YOU! Your message could reach thousands of online consumers. Click CONTACT to inquire about advertising rates.

Paid advertisement

  • Data Dive: How the Recession Shifted Washington State’s Economy May 26, 2015
    Beginning in 2013, after five straight years of decline, real median household income finally began to creep upwards again. In a “big picture” sense, the state’s economy has recovered all jobs lost during the recession. Yet recession and recovery have been mixed across industries. The post Data Dive: How the Recession Shifted Washington State’s Economy […]
  • Lawmakers Should Reshape Budget to Help Communities of Color May 26, 2015
    With respect to education, they should fund additional preschool slots and implement the Early Start Act to enhance access and quality of early education. In addition to court-mandated investments, they must invest in services outside the classroom to ensure students show up ready to learn – like health care, food assistance, and public transportation. The […]
  • Time to Make Funding for Public Mental Health Services a Priority May 26, 2015
    Unlike other areas of health care where patients can make rational choices and direct their own care, providing quality mental treatments for those with no other option is a public health issue and should be a government priority. The post Time to Make Funding for Public Mental Health Services a Priority appeared first on Washington […]
  • Today’s Top 3 International Stories: Burundi, Syria, Poland & Ireland May 25, 2015
    1) Zedi Feruzi, an opposition leader in Burundi and his bodyguard were shot and killed over the weekend. In response, many of the leading opposition figures in Burundi have fled or gone into hiding. Massive protests against President Nkurunziza have led to violence, with 20 killed, but also mass exodus, with more than 100,000 escaping the country. […]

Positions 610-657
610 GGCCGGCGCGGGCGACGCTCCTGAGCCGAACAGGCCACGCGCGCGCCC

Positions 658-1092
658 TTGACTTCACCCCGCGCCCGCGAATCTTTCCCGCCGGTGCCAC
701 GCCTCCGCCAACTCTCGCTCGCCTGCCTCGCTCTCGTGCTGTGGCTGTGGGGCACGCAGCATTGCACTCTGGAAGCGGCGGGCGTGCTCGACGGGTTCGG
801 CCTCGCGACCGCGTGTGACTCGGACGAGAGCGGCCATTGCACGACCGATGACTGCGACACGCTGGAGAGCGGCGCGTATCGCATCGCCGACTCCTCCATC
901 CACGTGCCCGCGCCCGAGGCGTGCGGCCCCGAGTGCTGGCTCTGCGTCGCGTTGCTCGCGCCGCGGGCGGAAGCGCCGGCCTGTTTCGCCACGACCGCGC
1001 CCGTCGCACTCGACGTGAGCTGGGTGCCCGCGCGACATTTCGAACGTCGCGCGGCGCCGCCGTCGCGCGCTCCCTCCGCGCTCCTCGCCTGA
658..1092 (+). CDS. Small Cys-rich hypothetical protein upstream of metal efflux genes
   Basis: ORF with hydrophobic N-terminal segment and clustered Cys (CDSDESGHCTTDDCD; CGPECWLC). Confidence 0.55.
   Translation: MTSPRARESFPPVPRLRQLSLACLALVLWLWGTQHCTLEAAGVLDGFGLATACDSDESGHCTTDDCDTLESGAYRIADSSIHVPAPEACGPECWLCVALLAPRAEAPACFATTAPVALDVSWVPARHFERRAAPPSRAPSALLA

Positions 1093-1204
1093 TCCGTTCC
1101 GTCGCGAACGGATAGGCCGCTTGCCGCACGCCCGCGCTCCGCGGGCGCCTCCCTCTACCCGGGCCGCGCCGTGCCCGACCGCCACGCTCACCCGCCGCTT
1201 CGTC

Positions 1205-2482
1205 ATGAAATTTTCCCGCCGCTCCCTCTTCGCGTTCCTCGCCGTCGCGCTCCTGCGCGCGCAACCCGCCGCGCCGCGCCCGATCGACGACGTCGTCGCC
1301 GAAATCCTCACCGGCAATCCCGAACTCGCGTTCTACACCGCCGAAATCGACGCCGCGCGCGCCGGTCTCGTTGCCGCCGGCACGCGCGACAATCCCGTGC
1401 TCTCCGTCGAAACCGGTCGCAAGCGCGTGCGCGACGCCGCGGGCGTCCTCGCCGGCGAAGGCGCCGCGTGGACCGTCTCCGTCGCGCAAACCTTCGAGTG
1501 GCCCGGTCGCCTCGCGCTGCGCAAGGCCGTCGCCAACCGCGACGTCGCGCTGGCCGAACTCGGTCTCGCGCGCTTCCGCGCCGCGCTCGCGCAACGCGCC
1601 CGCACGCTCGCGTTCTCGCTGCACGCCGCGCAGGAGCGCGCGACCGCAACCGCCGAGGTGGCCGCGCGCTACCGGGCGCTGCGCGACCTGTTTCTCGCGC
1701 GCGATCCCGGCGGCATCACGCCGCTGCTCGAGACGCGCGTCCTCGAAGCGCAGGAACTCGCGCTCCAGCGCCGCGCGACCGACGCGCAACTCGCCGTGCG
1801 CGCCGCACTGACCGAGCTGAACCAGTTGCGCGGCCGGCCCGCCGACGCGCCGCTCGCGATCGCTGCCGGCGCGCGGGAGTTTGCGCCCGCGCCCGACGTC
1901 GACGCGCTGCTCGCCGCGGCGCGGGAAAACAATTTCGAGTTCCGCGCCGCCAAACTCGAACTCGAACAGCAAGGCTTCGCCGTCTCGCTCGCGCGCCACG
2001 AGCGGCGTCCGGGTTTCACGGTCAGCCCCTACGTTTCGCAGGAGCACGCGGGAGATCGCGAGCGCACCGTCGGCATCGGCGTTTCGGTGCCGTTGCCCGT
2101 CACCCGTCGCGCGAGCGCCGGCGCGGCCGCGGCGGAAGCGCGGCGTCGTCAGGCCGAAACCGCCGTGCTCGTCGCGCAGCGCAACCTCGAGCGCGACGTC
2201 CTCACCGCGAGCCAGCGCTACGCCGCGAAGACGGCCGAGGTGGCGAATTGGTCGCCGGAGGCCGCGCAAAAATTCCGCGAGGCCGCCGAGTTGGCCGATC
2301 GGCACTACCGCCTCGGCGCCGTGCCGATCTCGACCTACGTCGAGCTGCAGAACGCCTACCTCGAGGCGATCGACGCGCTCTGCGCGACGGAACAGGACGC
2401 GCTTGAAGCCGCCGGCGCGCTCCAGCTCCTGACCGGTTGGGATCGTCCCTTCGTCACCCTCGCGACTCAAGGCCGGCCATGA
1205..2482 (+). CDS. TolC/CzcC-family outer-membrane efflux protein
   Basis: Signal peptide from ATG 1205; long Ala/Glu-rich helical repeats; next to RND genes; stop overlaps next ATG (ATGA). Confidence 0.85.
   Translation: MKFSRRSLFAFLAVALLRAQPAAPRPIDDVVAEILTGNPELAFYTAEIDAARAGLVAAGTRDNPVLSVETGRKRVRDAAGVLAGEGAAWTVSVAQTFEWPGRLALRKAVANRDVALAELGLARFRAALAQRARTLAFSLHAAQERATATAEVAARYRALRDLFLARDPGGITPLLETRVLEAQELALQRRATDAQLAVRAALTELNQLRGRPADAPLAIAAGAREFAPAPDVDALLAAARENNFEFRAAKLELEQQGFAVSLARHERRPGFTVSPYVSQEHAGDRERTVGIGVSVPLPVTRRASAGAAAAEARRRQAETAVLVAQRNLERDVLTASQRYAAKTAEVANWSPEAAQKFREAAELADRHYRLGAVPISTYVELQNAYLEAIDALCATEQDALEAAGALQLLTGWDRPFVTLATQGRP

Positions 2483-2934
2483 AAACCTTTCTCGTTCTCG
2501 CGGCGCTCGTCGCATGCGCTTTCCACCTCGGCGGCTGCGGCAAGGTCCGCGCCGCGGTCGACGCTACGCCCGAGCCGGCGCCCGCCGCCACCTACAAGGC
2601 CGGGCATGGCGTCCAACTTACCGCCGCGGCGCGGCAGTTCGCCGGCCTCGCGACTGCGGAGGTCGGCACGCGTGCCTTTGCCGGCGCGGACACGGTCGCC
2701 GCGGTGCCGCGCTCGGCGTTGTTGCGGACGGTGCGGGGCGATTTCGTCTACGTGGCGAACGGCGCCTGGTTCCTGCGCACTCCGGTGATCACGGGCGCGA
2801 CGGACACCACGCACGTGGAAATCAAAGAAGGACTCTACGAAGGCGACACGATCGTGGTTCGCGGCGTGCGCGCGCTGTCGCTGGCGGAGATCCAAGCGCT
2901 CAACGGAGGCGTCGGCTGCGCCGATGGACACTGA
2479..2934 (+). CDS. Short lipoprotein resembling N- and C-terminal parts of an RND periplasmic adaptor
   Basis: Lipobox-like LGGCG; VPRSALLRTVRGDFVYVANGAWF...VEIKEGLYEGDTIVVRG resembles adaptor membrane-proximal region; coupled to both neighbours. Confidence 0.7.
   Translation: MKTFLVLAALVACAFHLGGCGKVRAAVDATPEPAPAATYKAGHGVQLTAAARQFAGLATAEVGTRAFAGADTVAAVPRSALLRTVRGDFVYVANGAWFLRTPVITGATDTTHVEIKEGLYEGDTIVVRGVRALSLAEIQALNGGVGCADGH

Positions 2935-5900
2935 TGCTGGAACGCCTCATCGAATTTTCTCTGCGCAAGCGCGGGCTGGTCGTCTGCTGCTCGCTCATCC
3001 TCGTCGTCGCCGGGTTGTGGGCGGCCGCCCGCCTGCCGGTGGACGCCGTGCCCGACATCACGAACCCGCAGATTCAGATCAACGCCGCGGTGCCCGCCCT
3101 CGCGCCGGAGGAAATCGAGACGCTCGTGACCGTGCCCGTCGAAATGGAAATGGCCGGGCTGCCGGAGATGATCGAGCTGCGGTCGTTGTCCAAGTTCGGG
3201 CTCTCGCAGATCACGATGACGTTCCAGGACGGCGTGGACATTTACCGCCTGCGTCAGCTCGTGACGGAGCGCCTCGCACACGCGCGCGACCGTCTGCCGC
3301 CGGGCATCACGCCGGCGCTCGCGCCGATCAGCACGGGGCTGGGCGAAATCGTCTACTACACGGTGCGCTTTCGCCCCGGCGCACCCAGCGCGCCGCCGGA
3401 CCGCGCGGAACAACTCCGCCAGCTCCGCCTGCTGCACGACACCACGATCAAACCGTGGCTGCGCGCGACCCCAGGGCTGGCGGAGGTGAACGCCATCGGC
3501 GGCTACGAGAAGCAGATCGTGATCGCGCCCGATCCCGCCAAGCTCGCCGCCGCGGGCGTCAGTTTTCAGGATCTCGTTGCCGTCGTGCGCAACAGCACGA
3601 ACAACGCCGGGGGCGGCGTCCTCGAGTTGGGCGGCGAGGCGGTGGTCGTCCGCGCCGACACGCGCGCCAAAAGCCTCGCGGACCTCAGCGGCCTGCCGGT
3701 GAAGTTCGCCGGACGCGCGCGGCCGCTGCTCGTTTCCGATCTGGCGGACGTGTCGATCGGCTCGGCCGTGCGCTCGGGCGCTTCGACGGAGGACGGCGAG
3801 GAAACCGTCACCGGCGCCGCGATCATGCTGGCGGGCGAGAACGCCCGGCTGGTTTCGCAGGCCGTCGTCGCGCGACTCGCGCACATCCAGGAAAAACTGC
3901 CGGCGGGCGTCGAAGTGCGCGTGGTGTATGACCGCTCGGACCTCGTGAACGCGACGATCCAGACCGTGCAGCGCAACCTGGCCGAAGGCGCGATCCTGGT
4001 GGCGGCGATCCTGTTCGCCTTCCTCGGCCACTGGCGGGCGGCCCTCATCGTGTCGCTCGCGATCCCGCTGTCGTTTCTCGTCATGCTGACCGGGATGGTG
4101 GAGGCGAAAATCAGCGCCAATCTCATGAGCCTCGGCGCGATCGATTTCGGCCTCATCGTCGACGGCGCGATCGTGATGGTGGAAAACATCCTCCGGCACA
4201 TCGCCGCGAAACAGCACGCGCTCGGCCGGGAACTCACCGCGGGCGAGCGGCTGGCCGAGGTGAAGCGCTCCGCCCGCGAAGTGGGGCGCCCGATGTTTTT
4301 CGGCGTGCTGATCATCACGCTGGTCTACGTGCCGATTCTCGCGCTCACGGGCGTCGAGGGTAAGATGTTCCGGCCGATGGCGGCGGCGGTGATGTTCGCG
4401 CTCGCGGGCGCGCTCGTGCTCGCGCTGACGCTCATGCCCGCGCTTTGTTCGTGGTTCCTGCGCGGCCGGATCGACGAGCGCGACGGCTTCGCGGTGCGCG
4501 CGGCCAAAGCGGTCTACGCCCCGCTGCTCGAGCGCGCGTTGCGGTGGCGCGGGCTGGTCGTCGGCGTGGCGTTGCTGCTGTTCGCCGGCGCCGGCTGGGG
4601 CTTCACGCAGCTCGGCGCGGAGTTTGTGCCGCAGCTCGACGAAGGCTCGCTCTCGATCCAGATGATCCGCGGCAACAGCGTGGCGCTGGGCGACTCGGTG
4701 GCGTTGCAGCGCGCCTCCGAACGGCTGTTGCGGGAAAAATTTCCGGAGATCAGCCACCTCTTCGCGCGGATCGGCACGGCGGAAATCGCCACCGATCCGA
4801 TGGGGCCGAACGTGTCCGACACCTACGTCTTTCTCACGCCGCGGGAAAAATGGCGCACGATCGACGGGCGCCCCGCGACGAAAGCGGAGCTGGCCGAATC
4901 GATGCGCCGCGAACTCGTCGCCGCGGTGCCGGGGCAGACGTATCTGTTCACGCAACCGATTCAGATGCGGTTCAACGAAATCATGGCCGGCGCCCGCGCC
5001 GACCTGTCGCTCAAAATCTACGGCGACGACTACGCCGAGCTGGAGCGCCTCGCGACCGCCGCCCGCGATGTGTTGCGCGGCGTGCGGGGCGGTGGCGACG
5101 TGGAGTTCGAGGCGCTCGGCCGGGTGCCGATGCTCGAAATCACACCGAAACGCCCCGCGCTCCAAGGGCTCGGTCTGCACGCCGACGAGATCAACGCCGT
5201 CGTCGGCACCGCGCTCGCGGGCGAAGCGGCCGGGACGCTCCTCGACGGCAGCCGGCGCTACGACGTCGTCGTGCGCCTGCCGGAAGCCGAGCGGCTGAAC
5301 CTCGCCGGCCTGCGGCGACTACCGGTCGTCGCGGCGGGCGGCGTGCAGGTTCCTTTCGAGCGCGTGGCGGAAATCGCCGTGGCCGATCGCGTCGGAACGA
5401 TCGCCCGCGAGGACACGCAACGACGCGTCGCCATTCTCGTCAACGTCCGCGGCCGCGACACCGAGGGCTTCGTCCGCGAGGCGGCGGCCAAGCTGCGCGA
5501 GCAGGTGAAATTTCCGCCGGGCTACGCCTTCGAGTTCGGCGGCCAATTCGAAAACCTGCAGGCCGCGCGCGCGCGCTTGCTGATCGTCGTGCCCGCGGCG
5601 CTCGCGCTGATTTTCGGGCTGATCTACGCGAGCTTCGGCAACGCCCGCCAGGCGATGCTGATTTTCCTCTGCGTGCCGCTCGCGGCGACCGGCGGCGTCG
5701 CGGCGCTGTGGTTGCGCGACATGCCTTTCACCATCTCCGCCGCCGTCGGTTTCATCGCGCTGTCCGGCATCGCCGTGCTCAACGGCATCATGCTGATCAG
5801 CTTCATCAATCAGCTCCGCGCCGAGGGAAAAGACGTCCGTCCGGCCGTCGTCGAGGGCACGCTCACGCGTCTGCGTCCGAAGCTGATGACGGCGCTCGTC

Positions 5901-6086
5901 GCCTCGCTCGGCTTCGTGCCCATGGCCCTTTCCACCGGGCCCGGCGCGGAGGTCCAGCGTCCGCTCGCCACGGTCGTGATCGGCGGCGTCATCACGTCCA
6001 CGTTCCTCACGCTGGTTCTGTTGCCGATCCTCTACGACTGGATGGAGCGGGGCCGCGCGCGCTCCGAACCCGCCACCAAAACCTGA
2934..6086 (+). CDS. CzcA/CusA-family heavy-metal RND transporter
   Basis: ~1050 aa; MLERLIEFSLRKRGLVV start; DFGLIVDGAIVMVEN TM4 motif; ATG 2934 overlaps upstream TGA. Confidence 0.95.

• Today’s Top 3 International Stories: Colombia, Cuba & Latvia May 22, 2015
    1) During a pause in negotiations with FARC rebels in Colombia, President Juan Manuel Santos ordered airstrikes on the militants, killing 18 in one of the deadliest attacks against the rebels. Previously, Colombia had ended all airstrikes but the suspension was lifted last month. Peace talks resumed the same day.   2) The U.S. and Cuba have […]
  • Today’s Top 3 International Stories: Syria, Libya & Mali May 21, 2015
    1) ISIS has gained control of the Syrian city of Palmyra. The Syrian Observatory for Human Rights says Islamic State now controls half of the country. 2) New fighting in Libya has killed 10 people and wounded 40. The dual governments in the country continue to clash violently, with the added presence of ISIS terrorists. […]
  • Amtrak & Innumerate Liberals May 26, 2015
    A number of articles in National Review last week supported the Antiplanner’s view that more infrastructure spending wouldn’t have prevented the May 12 Amtrak crash in Philadelphia. Rich Lowry says Amtrak is a huge waste that carries so few passengers that it is “a rounding error of American transportation.” John Fund shows that Congressional budget […]
  • In Memoriam: the Fifth Amendment May 26, 2015
    The Antiplanner spoke in Spokane last Friday at the annual meeting of Spokane chapter of Citizens Alliance for Property Rights. The focus of my presentation was how cities have eroded the property rights protections of the Fifth Amendment in order to promote the density schemes of urban planners. The Fifth Amendment, which says that government […]
  • Reducing the Costs of the Purple Line May 22, 2015
    Maryland’s Governor Larry Hogan has said he would approve the costly Purple Line light-rail project provided the cost could be “dramatically” reduced. In response, the Antiplanner presents this modest proposal. The proposal calls for using buses instead of rail, which reduces costs by 98 percent. The resulting bus service would be far more frequent than […]